And the tube, I can recall with startling clarity my first time on the tube. The long clacking wooden escalators with the lights on vertical poles with their yellowed-glass lamps shining up to the circular ceiling, and me, trying to hold onto the moving high handrail, which moved a bit slower than the steps moving my feet along, so I had to keep sliding my hand forward, and looking over and seeing the rows of moving faces and hats on the opposite side, then the platform with its’ yellow-cream tiles which seemed to go on forever, curving into infinity, and the noise of the train, the roar as it hurtled out of the dark maw of a tunnel, its’ one eye of a headlight bearing down on me.  And me, the only child in the carriage as I sat on Grandma’s lap, and looked at all the pale and old faces opposite. And then more people got on, and were hanging by real leather loops in the ceiling.  And everything so dirty, the greasy windows, worn seats and grubby floor with rubbish everywhere, and in Cyprus everything had seemed so clean.

I was devastated, in my naivety I thought of it all as some sort of punishment; I thought this would be forever, and I would never see the sea, or Cyprus, my home, again. They had taken me away from the sunshine and had locked me away in a London cupboard.

The end of the line

Wednesday 31st August   

I have been aware for many years now that I am the end of the line.  My family line, I mean.  Both of my parents, as I myself am, were only children, and as you know I had no children myself.  Although I do have cousins, great cousins actually, who I last saw at Grandma’s funeral, we have long lost touch – and besides I don’t think they really count, not in my reckoning anyway.  I just mean that I am the end of the line of my immediate family; Grandma, Mummy and me.  And in a funny sort of way I always knew I would be.  There were no babies being born in our family while I was growing up, and since then I haven’t heard of any either. It was as if we were in some sort of suspended animation; the possibility of my marrying one day and having children was never entertained. Oh, I had those romantic daydreams, based more on some Daphne Du Maurier novel than any real desires, of being swept off my feet by some super-handsome rich stranger.  But they never involved having children.  I think that my growing up as an only child, and with no possibility of ever having a sibling, made me in some way assume that I was possibly special.  The special child in the family; the only ever child there would be – and so I never imagined ever having a child of my own.  Strange? Yes, possibly, but understandable, I think.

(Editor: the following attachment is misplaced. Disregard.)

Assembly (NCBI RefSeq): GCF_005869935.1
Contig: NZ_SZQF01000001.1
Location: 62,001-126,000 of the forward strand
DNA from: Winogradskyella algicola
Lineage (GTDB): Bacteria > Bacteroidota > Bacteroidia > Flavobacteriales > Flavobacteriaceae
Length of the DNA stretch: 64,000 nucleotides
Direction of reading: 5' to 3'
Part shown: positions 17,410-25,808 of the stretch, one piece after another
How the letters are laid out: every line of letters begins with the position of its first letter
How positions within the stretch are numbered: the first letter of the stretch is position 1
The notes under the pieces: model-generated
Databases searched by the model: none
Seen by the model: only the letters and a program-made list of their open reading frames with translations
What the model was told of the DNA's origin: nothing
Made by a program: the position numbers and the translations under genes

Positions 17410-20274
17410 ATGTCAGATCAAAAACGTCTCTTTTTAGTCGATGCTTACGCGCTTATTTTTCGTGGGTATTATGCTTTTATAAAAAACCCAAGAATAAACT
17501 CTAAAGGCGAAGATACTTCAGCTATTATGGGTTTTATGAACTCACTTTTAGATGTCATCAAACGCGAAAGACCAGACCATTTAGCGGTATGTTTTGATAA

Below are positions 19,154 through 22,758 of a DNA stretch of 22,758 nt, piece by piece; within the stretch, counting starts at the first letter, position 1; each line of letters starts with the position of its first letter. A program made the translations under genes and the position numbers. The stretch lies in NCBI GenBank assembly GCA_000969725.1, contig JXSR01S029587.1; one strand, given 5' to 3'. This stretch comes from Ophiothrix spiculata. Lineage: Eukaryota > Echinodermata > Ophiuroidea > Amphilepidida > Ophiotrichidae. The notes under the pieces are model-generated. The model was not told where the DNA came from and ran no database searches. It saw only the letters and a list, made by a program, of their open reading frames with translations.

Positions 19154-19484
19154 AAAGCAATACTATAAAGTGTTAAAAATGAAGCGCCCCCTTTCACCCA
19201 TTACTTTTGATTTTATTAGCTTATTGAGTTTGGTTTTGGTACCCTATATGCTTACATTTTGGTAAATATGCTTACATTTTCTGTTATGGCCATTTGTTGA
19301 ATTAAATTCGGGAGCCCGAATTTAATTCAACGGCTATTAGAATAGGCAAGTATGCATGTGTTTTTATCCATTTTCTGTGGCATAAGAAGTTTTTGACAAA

I did have a few qualms in my mid-forties when I realised that time was passing quickly, and any chance of my having a baby was diminishing too.  But I knew deep down that it was just a passing notion, and not a serious desire.  In some ways it confirmed my special status – the special child, the last of the line.

Selfish? Yes, a bit.  But I never claimed to be perfect.

Money’s a funny thing

Tuesday 30th August